I Want My DVD: Tuesday, May 1, 2012

Here's one person who wasn't entertained by 21 Jump Street

After getting booted off of Moneyball mere days before the movie was supposed to go before cameras, Steven Soderbergh wasted little time putting himself back to work, developing this lean action thriller with screenwriter Lem Dobbs as a star vehicle for gutsy, gorgeous MMA fighter, Gina Carano. Employing the same fractured narrative that he and Dobbs used to such memorable effect on The Limey (one of Soderbergh's very best movies), Haywire jumps around in time as it follows the efforts of black-ops agent Mallory Kane (Carano) to discover who framed her for a recent mission gone wrong. Her quest pits her against a variety of male opponents -- including Michael Fassbender, Ewan McGregor and Channing Tatum -- whose asses she thoroughly demolishes. Although Carano is a limited dramatic actress, she's obviously got a strong physical presence and the fight sequences themselves are a blast to watch. More of an escapist lark for Soderbergh than one of his carefully crafted character pieces, Haywire is designed to entertain in the moment rather than linger in the memory.
Extras: A glimpse at Carano training for the film and a featurette about Haywire's star-studded male cast. Sadly, there's no commentary track, which means we don't get a repeat of the epic Soderbergh and Dobbs verbal throwdown that graced The Limey disc. Maybe the duo realized it's impossible to top a classic.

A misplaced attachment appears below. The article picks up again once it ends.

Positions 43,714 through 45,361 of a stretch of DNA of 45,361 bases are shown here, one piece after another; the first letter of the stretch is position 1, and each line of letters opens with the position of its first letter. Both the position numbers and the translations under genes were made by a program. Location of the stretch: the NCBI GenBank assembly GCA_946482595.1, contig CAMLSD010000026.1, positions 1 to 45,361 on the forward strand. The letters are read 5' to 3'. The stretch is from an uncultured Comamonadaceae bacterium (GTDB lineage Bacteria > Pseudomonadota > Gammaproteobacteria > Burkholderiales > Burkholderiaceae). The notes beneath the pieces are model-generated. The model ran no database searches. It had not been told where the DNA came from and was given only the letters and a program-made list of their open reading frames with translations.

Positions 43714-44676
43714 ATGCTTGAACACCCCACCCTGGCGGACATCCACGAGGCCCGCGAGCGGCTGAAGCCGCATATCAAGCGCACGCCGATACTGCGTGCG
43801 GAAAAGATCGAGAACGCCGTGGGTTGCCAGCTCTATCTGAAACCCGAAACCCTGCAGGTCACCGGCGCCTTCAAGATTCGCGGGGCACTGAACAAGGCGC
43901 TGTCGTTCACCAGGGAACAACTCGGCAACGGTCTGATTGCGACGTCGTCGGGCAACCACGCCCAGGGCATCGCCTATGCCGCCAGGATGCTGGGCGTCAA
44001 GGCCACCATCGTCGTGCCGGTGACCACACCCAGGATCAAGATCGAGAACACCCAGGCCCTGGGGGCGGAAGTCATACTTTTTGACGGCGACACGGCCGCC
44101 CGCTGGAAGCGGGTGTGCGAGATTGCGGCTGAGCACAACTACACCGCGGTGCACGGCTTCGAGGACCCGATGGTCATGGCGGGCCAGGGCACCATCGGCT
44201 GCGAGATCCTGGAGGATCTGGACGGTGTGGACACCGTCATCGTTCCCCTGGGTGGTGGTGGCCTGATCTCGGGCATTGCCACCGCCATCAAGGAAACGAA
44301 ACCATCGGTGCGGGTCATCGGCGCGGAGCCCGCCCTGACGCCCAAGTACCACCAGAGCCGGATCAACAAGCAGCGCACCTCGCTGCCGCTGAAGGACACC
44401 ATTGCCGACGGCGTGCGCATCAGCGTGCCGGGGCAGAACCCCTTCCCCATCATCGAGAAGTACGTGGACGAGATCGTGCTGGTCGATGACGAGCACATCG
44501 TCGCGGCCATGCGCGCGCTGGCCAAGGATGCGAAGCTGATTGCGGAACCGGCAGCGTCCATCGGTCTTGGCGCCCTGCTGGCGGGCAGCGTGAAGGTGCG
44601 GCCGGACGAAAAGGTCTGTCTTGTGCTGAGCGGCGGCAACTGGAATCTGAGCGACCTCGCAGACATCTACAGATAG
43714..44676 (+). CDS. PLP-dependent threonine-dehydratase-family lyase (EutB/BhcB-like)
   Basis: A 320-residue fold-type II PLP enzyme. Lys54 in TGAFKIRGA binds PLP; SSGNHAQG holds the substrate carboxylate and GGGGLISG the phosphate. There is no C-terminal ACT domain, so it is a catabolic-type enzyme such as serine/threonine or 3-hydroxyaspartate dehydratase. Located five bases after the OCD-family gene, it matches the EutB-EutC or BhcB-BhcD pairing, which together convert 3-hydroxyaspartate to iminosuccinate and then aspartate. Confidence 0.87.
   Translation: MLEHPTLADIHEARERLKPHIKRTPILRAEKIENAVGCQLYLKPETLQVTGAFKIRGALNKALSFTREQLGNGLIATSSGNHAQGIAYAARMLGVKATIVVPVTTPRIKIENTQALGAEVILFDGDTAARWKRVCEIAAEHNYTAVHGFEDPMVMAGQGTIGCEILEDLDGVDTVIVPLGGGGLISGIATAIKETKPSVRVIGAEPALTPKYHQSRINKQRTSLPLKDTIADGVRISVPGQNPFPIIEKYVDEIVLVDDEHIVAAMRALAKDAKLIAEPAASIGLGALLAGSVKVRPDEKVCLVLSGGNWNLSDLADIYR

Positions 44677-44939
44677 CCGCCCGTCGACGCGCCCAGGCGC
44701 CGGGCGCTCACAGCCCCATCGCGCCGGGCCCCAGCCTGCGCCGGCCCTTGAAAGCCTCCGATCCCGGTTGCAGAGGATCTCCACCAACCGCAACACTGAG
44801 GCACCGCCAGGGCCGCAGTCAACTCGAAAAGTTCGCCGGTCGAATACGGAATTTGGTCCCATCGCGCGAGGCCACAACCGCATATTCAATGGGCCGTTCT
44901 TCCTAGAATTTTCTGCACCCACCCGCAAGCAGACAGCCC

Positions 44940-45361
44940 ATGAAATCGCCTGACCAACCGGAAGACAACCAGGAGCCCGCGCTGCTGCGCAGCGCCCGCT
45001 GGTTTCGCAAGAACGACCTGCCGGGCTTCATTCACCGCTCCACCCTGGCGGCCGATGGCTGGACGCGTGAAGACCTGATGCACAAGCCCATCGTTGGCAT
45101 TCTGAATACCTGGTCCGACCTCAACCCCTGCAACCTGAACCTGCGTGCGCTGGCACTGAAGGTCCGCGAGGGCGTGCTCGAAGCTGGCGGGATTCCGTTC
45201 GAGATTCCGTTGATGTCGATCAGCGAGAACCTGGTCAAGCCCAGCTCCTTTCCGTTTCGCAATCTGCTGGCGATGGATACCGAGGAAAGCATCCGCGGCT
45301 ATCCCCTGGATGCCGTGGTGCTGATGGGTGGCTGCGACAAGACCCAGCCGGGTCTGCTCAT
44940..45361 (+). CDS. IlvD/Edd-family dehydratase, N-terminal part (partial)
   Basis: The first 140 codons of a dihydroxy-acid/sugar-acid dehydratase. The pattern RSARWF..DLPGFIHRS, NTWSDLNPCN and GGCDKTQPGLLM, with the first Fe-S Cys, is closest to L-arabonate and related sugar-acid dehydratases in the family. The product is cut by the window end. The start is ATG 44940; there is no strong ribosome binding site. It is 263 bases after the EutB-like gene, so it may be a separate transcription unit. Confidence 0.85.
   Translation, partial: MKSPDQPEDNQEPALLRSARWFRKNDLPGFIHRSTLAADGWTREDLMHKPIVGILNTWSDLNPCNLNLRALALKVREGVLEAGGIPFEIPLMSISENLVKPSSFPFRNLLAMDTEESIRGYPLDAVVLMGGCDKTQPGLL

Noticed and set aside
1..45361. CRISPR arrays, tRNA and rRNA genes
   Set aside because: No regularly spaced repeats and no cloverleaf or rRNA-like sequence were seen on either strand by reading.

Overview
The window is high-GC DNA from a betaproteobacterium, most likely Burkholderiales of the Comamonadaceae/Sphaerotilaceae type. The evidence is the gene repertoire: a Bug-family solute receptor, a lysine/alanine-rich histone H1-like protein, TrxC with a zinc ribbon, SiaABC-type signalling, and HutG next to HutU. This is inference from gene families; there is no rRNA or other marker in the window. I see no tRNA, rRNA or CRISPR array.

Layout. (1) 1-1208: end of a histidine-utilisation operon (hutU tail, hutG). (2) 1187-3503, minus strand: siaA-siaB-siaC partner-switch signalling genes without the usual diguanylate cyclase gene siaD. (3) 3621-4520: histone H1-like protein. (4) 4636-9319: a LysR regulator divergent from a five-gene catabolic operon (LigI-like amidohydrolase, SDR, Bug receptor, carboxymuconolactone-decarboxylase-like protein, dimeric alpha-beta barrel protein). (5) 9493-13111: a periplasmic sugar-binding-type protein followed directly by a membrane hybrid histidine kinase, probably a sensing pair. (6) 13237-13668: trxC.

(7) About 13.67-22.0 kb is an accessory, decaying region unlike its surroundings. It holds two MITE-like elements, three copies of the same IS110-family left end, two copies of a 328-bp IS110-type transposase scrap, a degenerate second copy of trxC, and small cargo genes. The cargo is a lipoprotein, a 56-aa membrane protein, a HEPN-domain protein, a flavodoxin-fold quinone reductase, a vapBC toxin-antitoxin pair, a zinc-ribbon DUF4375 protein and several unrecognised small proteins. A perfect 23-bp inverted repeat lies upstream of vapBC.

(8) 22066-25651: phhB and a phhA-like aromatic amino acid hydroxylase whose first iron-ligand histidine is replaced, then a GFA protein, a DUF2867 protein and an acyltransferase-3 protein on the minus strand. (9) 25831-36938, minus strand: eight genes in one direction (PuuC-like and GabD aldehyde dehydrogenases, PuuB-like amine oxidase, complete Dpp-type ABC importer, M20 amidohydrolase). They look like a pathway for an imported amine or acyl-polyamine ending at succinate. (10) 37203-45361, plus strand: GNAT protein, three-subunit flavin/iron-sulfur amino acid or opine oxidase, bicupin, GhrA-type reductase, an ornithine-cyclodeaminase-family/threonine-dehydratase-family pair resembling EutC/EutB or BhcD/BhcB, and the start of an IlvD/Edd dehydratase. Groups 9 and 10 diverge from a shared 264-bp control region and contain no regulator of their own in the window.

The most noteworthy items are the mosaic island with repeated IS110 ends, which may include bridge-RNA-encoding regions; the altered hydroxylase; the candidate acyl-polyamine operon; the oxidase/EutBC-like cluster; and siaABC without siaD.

Click here to read our original review

New Year's Eve
If you thought Valentine's Day was bad, just wait until you take a gander at New Year's Eve, Garry Marshall's latest all-star ensemble "comedy" following a bunch of individual rom-com stories that play out over the course of one extra-long holiday. As New York counts down the hours and minutes until New Year's Eve, depressed slacker Ashton Kutcher and perky backup singer Lea Michele bond while stuck in an elevator, expectant parents Jessica Biel and Seth Meyers attempt to give birth to the New Year's first baby, caterer Katherine Heigl squabbles with her rock star ex-boyfriend Jon Bon Jovi and errand boy Zac Efron attempts to fulfill the bucket list of Michelle Pfeiffer's middle-aged shut-in. There's more -- much more -- but none of it is any good. Good thing most of the actors in this movie have day jobs, because they wouldn't book more gigs based on their work here.
Extras: A Marshall-anchored commentary track, deleted scenes, a ten-minute gag reel and three featurettes.
Click here to read our original review

Joyful Noise
Because someone somewhere apparently demanded it, Joyful Noise pairs up Queen Latifah and Dolly Parton for the very first time. The singers/actresses play gospel singers with a choir at a small-town Georgia church that regularly competes (but never triumphs) in the annual Joyful Noise singing competition. After Parton's choir leader husband (played briefly by Kris Kristofferson) kicks the bucket, Latifah takes over the group and attempts to guide them to victory while also keeping a close eye on her 16-year-old daughter (Keke Palmer) who is falling for Parton's rebellious grandson (Jeremy Jordan). While Joyful Noise boasts some strong musical numbers (Palmer's rendition of "Man in the Mirror" is actually quite lovely) and a progressive attitude towards race and religion (the fact that Jordan and Palmer are an interracial couple is thankfully never made into an issue or even a narrative obstacle), the film is needlessly overlong at 118 minutes and suffers from too many contrived, sentimental subplots. The next time Parton and Latifah get together, we'd root for more music and less melodrama.